“Houston, we’ve had a problem” (see notes 1 below this post) is the now-famous phrase radioed from Apollo 13 to Mission Control upon the catastrophic explosion that dramatically changed the mission. On the 50th Anniversary of the Apollo 13 mission, NASA recognizes the triumph of the mission control team and the astronauts and looks at the lessons learned. The American space agency commemorates the most “successful failure” in the history of space exploration with the video titled “Apollo 13: Houston, We’ve Had a Problem”.
Today’s (April 13) story of what happened this day in Science, Technology, Astronomy, and Space Exploration history.
Apollo 13 was launched from the Kennedy Space Center on April 11, 1970. It was the seventh crewed mission in the United States’ Apollo space program and the third meant to land on the Moon. The mission was commanded by Jim Lovell (born March 25, 1928), with Jack Swigert (August 30, 1931 – December 27, 1982) as command module (CM) pilot and Fred Haise (born November 14, 1933) as Lunar Module (LM) pilot.
Two days into the mission, on April 13, an oxygen tank in the service module (SM) exploded, and the lunar landing of the Apollo 13 mission was aborted. The crew looped around the Moon instead and returned safely to Earth on April 17.
Apollo 13 Mission commander Jim Lovell’s phrase, “Houston, we have a problem” (see notes 1) has become popular, being used to account, informally, for the emergence of an unforeseen problem.
Houston, We’ve Had a Problem
James A. Lovell, Jr., Commander, Fred W. Haise, Jr., Lunar Module (LM) Pilot, John L. Swigeft, Jr., Command Module (CM) Pilot.
Swigert: Hey, we’ve got a problem here.
Thus, calmly, Command Module Pilot Jack Swigert gave the first intimation of serious trouble for Apollo 13 – 200,000 miles (320,000 km) from Earth.
Capsule Communicator (CAPCOM): This is Houston; say again, please.
Lovell: Houston, we’ve had a problem (see notes 1 below that post).
Swigert: We’ve had a main B bus undervolt.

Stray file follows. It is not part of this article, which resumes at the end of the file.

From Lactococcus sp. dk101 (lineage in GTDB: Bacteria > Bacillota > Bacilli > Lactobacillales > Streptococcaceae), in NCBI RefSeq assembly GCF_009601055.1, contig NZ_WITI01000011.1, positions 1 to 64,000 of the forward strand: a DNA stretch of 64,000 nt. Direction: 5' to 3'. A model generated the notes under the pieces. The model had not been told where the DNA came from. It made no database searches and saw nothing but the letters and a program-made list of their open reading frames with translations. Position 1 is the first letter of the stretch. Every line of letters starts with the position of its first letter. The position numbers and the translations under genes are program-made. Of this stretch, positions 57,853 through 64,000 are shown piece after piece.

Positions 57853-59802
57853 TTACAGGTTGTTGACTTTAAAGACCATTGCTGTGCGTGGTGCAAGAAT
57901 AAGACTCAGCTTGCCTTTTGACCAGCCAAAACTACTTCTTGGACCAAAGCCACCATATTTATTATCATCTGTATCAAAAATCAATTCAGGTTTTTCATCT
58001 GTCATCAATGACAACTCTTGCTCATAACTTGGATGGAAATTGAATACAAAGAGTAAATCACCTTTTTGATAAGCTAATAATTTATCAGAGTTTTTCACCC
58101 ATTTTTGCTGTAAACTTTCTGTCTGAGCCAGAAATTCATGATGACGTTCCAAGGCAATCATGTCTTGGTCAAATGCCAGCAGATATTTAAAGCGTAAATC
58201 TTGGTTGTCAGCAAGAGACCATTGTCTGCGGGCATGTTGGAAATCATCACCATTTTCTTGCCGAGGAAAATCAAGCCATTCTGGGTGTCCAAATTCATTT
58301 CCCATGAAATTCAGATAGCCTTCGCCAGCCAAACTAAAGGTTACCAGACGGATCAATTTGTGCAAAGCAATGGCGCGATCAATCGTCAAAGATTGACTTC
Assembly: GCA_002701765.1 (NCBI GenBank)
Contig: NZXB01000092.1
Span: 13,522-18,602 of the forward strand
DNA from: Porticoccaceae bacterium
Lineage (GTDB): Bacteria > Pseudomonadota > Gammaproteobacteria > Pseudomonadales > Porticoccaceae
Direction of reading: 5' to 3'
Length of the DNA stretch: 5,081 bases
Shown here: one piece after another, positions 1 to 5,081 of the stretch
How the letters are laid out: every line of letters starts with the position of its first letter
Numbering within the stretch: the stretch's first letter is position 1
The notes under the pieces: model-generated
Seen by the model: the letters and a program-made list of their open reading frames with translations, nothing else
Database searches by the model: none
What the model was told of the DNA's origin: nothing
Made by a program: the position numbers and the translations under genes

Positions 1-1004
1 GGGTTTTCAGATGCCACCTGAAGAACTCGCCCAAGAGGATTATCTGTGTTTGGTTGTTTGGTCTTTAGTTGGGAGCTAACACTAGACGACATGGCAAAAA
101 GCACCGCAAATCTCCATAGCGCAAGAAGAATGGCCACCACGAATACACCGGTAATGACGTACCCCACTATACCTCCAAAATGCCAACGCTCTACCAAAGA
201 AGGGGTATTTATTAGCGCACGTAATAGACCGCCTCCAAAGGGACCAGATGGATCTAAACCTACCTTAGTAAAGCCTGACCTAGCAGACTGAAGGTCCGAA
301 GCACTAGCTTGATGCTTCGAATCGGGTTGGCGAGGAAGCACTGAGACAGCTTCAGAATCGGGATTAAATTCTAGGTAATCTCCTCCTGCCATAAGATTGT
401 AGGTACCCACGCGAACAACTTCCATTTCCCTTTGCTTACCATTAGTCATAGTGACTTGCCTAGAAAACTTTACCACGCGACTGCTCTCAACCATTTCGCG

By “undervolt”, Swigert meant a drop in power in one of the Command/Service Module’s
two main electrical circuits. His report to the ground began the most gripping episode in
humanity’s venture into space. One newspaper reporter called it the most public emergency
and the most dramatic rescue in the history of exploration.
Transcript of the video
A mission plagued by bad luck from the very beginning
Jim Lovell recalls:
“It (the Apollo 13 mission) was plagued by bad omens and bad luck from the very beginning. “
Just days prior to launch, the original command module pilot, Ken Mattingly, was exposed to measles. A replacement was made from the backup crew, and Jack Swigert had replaced Ken Mattingly.
The flight began as planned. Unknown at the time, the spacecraft was damaged prior to launch.
“Years before the flight, when the spacecraft was being built, a damaged liquid-oxygen tank was installed in the spacecraft. The tank had been dropped on the factory floor, a little piece of plumbing had prevented the normal procedure for removing oxygen after a routine test prior to the flight. And then on the day, before the flight, we filled up the tank again with liquid oxygen, and it was a bomb waiting to go off.”
At the end of the second day of the mission, the crew made a TV broadcast from space.
A large bang – now we have a problem
Fred Haise recalls:
“Actually it was the end of the workday. We were fixin’ to go to bed after we did a few things to clean up – and the next morning, going to lunar orbit, and get ready to land.”
“And then, that was a large bang.”
“When the explosion first occurred, -uh, we didn’t know what had happened.”
“And that just rang through the metallic structure.”
“I was at the Lunar Module (LM), and I went down to the Command Module (CM). We started looking at the instrument panels – one of the quantity gauges, one of the tanks was zero. That was the tank that had blown. I then looked out the window, and saw escaping at a high rate of speed, gaseous oxygen.”
“Because the explosion occurred on the first damaged tank, but also ruptured the second tank. Just blew the entire side of the spacecraft off.”
“My immediate feeling was just a sick feeling in the pit of my stomach, a disappointment. I knew we had lost the landing.”
Apollo 13 Flight Director Glynn Lunney recalls:
“At the time, it’s scary as the devil, and we were handling something that we knew was – out of control. Every team that came on was dealing with a major set of problems to deal with.”
“They just jumped to the task and they knew what they had to do.”